First built by the Byzantines, Amantea Castle was strengthened by the Arabs. The current cylindrical tower is however to the Norman-Hohenstaufen age. It was long besieged by Charles of Anjou's troops in 1269. It was nearly destroyed in the earthquakes of 1638 and 1783 and during the French siege in 1806-1807. It is now a public structure, but is abandoned.
Castle, now in ruins, is on plateaux with a beautiful view both on small bay of Oliva river, on Tyrrhenian sea, and Catocastro river valley.
The Basilica of Santa Maria in Trastevere is one of the oldest churches of Rome. The basic floor plan and wall structure of the church date back to the 340s, and much of the structure to 1140-43. The first sanctuary was built in 221 and 227 by Pope Callixtus I and later completed by Pope Julius I.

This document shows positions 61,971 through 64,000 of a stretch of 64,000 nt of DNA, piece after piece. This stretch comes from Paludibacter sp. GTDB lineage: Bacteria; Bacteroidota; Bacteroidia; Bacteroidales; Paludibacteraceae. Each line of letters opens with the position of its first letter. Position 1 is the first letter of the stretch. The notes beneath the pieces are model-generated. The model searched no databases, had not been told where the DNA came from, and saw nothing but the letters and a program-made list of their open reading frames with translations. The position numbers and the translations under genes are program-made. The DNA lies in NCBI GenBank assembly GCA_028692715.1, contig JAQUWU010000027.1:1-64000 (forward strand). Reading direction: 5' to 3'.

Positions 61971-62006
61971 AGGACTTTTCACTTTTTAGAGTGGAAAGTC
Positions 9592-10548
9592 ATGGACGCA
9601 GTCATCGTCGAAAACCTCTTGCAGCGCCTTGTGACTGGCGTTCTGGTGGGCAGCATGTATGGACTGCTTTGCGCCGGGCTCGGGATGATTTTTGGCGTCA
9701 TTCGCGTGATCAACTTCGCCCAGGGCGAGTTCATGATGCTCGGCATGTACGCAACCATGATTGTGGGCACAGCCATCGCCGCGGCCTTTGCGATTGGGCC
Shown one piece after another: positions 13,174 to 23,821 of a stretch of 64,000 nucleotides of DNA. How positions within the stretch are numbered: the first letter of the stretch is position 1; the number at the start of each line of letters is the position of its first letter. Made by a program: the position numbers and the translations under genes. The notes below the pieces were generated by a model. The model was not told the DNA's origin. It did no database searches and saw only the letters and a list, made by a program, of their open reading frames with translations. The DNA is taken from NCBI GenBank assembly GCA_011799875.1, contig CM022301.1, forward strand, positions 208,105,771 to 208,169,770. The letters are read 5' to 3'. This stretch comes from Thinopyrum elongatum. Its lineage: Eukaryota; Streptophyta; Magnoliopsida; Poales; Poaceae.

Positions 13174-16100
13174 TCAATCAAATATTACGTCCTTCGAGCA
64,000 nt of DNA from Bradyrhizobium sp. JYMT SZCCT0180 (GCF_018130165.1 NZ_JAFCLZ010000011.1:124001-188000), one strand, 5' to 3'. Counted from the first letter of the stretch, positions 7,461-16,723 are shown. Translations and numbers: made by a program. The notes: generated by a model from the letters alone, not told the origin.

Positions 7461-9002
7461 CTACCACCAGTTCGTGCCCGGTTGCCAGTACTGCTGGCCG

The inscription on the episcopal throne states that this is the first church in Rome dedicated to Mary, mother of Jesus, although some claim that privilege belongs to the Basilica di Santa Maria Maggiore. A Christian house-church was founded here about 220 by Pope Saint Callixtus I (217-222) on the site of the Taberna meritoria, a refuge for retired soldiers. The area was made available for Christian use by Emperor Alexander Severus when he settled a dispute between the Christians and tavern-keepers.
The church underwent two restorations in the fifth and eighth centuries and in 1140-43 it was re-erected on its old foundations under Pope Innocent II.